Living in Korea or elsewhere as a photographer, you will no doubt get a few photo gigs here and there. While the attraction of earning a little money from your hobby (at this point) may be enticing, you must be careful while you are working here. Here are a few tips (made from the mistakes that I have made over the years)
1. Keep Your Business a Business and Your Job a Job
Too often we photographers in Korea blur the line on what violates our visas. Be careful because if you are a working photographer (making an income from your photography) you could get nabbed by immigration. While the likelihood of this is rare, all it takes is a phone call from a jealous co-worker to put you into hot water.
Awhile ago, I was doing a charity gallery for a group that helps orphans and one of my co-workers blatantly asked me if this violated my contract and visa. I looked dumbfounded for a second, I never even considered that this would interfere with my job, but looking around, the place was filled with my co-workers and bosses, the photos were also hanging with price tags and sold stickers. Nothing was made of it and I told my curious co-worker that I was making no profit off the sales as it was going to charity. I dodged a bullet there, but for the rest of you, be careful.
This also goes for self-promotion too. If you brand yourself as a photographer, you may get into trouble as immigration may see you as “self employed” and thus violating your visa. I would suggest keeping all promotional material out of the office.
2. Set your prices up front
One of the things that I still have a problem with is setting a price for my work. It seems everyone has a different price and I find that each job has a different one too (depending on travel and whatnot). One of the biggest problems that I have had is not being clear on the price because I was not confident of my own work.
What I recommend is that you have a sit down with your clients and the first thing that you discuss is the price and what they get for that price. Then state the time frame for payment, which should be before the shoot. Why I say this is that many times clients that I have had and did not pay before the shoot will use that as leverage to get a bargain from you or extra editing/reshoots or what not. You’ve done your work, your are giving them the quality and photos that you agreed on, it should be a done deal.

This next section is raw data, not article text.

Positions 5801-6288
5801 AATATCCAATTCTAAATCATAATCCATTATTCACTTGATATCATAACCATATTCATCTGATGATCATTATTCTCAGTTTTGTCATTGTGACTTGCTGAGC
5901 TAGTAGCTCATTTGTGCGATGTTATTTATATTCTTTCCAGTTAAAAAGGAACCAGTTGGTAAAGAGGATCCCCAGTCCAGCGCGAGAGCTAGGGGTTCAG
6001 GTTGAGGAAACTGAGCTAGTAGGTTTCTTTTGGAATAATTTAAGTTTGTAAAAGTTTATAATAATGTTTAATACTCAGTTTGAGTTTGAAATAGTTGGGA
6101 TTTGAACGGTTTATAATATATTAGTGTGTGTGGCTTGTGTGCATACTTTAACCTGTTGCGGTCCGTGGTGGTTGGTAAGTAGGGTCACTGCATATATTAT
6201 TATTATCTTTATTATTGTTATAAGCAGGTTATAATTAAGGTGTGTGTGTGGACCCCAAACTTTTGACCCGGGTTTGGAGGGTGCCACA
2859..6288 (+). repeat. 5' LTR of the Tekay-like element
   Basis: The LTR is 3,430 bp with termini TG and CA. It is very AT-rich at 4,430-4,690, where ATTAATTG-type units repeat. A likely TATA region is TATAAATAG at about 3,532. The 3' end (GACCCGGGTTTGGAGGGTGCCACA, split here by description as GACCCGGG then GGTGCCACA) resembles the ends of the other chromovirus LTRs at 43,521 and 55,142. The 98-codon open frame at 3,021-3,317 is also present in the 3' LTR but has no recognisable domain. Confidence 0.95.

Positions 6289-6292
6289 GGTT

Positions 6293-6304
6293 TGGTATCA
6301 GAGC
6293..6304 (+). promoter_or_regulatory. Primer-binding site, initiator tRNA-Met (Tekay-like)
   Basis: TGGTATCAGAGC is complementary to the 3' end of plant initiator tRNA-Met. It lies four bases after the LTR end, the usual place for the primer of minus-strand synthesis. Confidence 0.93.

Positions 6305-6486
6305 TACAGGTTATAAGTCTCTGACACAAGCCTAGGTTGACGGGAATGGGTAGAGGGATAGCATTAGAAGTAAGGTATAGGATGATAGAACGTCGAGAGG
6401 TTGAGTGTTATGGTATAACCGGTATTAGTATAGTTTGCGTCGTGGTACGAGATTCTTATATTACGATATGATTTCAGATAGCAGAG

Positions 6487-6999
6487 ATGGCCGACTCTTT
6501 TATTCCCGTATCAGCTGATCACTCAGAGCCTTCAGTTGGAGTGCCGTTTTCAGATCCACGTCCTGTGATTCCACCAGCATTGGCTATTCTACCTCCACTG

3. Be Firm with Pricing and Packages
There is that old saying about “give an inch and they take a mile” and it is true in the photography biz as well. When I first started I had no confidence in my work. This worked to the advantage of the clients and many times as they got a lot more from me than they would have normally received because I was afraid of upsetting them.
To give an example, one time I did a photo shoot and threw in a short slideshow of the work as an added “freebee” Well it soon became extra work for no extra money. I had to re-edit the photos and rework the entire slide show. When I was finished, the clients ask for “a deal” because the work took so long. I was annoyed but because I knew them, I reluctantly accepted. I was a huge mistake. Make sure your clients get what they pay for and nothing more.
4. Be wary of Friends asking for your services
If you have a nice camera and take decent photos, many of your friends and family will ask you to do some work for them. It is a simple thing that when people see that you have passion for your hobby or work, they well want to utilize your services. I would stay away from these jobs unless you are very clear about the above topics.
I have been burnt by this a few times where I would do a portrait shoot or engagement photos for some friends and then have them gouge me on the price because you find out that they were not coming to you to give you some work, they were coming to you to knock of $500 from the regular photographers price. While this may be fine for good close friends, often it is friends on the periphery that will do this to you.
An example of this was a few years ago I did a wedding shoot for a friend of mine. I gave him a discount because I knew that he was strapped for cash and couldn’t afford my usual rate. However, I neglected to talk to his would-be wife about it and soon received numerous emails later about styles and poses and locations. It was a slap in the face. She was asking for stylish shots like the ones she saw from websites that were charging $3000 and they were paying a lot less, only a few hundred actually. The reason was that they knew I could pull off the shots and I was eager to please because they were “friends”. Set your prices and set your packages, EVEN WITH YOUR FRIENDS.